Published: 16:44, 12 September 2018
| Updated: 16:46, 12 September 2018
A council should make all of its premises breastfeeding friendly to normalise the practice, according to the cabinet member in charge of resources.
Breastfeeding rates in the Medway are historically low, with the initiation rate of 70% last year comparing poorly to the national average of 83%.
The continuation rate at six to eight weeks stands at just 38%.
One of the main reasons for the rate is the “negative attitude of the community to breastfeeding which stems from grandmothers who may not have breastfed their own children”, according to health officials.
A report discussed by the health and wellbeing board of Medway Council yesterday said: “The insights work also suggested that some women felt Medway is not seen as welcoming for those who wish to breastfeed in public.”
Cllr Adrian Gulvin (Con), portfolio holder for resources, said the unitary authority could lead the way in making mothers more confident and comfortable about feeding publicly.
He said: “This is a cultural issue. Having travelled in central and south America, Australia and New Zealand, they don’t seem to have any problems with this – the hang-ups are purely British.
“Cllr David Brake (Con) and I are both on the procurement board and we’ve got to oversee the outsourcing of the cafes in leisure centres. Let’s put it in there (cafe requirements) we want them to be breastfeeding friendly zones.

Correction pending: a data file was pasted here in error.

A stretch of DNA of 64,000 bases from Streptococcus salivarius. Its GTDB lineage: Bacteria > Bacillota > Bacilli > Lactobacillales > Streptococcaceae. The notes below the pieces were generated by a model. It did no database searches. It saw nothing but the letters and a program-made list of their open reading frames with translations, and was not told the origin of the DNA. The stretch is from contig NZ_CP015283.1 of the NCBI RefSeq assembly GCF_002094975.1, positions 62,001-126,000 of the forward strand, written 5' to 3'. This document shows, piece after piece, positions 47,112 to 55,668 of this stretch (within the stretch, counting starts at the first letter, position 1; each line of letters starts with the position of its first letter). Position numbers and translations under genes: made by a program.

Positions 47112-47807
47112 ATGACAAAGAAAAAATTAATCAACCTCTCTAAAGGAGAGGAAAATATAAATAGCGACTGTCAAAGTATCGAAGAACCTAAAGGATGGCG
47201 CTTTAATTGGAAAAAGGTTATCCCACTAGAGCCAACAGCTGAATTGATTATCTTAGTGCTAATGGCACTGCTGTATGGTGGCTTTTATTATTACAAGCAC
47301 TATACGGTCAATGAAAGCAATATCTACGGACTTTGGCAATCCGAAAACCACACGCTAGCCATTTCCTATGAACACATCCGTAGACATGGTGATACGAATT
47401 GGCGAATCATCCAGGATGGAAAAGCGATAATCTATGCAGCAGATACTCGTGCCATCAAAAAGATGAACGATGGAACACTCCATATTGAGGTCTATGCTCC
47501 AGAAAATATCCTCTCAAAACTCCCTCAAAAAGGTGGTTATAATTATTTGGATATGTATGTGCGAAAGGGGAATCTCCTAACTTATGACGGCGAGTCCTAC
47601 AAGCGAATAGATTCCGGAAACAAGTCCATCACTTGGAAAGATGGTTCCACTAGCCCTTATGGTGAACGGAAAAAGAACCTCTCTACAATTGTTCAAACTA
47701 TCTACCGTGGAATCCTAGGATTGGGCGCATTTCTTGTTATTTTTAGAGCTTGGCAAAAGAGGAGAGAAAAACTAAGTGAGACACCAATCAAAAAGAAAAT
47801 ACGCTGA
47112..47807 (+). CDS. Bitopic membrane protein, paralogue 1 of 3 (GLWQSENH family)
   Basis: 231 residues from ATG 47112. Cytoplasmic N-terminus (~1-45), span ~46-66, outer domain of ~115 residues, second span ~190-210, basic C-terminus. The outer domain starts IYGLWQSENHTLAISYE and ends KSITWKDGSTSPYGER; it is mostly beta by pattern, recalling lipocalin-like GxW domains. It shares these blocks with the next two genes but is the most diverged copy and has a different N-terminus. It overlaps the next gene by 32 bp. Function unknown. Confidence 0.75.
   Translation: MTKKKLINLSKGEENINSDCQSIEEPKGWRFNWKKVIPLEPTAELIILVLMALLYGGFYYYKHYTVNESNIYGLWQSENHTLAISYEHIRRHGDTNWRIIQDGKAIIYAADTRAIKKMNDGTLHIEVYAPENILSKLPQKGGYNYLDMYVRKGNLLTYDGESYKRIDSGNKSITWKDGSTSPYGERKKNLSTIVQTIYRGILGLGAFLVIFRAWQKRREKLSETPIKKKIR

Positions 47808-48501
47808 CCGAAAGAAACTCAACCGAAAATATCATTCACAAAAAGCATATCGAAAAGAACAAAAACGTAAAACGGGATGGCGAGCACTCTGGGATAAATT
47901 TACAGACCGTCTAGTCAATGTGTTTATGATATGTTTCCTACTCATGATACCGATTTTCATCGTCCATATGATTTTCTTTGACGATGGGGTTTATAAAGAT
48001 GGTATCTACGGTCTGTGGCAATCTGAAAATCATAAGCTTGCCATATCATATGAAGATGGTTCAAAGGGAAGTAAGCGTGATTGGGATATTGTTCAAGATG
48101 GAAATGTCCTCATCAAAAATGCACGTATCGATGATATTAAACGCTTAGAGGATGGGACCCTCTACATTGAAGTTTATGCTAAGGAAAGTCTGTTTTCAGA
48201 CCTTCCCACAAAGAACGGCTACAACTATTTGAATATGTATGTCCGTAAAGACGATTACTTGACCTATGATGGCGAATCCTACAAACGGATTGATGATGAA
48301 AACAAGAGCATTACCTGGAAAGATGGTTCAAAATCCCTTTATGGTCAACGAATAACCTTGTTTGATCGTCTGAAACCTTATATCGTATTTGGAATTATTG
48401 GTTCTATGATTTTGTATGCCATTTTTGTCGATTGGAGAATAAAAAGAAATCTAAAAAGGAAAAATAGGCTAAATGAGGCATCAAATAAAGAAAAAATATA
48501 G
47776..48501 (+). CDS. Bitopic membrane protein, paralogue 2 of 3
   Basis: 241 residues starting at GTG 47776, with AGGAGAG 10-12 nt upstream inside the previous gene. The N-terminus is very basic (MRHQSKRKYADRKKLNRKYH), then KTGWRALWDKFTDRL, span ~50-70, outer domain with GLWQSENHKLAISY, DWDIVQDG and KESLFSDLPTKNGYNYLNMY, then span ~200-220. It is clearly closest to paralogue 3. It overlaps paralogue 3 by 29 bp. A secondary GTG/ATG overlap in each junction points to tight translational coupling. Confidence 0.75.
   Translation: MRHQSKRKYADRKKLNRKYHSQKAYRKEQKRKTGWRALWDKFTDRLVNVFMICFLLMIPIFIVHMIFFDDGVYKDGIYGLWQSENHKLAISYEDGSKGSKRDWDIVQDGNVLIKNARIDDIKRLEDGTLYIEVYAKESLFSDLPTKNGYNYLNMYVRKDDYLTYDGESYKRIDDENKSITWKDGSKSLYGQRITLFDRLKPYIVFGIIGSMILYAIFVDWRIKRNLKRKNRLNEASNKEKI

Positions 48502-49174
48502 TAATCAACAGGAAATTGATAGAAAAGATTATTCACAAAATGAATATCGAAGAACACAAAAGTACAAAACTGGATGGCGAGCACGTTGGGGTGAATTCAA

“We can make a start with council premises and tell people if they are going to be shocked and don’t want to see someone breastfeeding, then don’t go in there.
“Let’s reverse this – let’s make breastfeeding the norm. Those stuck in the dark ages who can’t accept it as a normal, natural thing – well, perhaps they can go off to somewhere else where they can all be miserable together.”
The Walderslade representative added that it should be made clear that those who cannot breastfeed should not be made to feel they are “bad mums”.
A new infant feeding strategy aims to increase both initiation and continuation rates by 1% every year, although Medway Clinical Commissioning Group chief operating officer Stuart Jeffrey was not convinced it was achievable.
He added: “I think they key thing is how far behind the rest of the country we are, and the fact that the continuation rate of six weeks is falling really, really worries me.
“I note the actions in there and the aim to increase breastfeeding by 1% per annum, but there is no additional funding associated with it, so there is a large risk associated with this target.
“Even given the action that won’t cost any money, I’m not convinced that target will be hit.”
Medical experts say breastfeeding benefits both mother and baby, including reducing the risk of both illness and chronic diseases.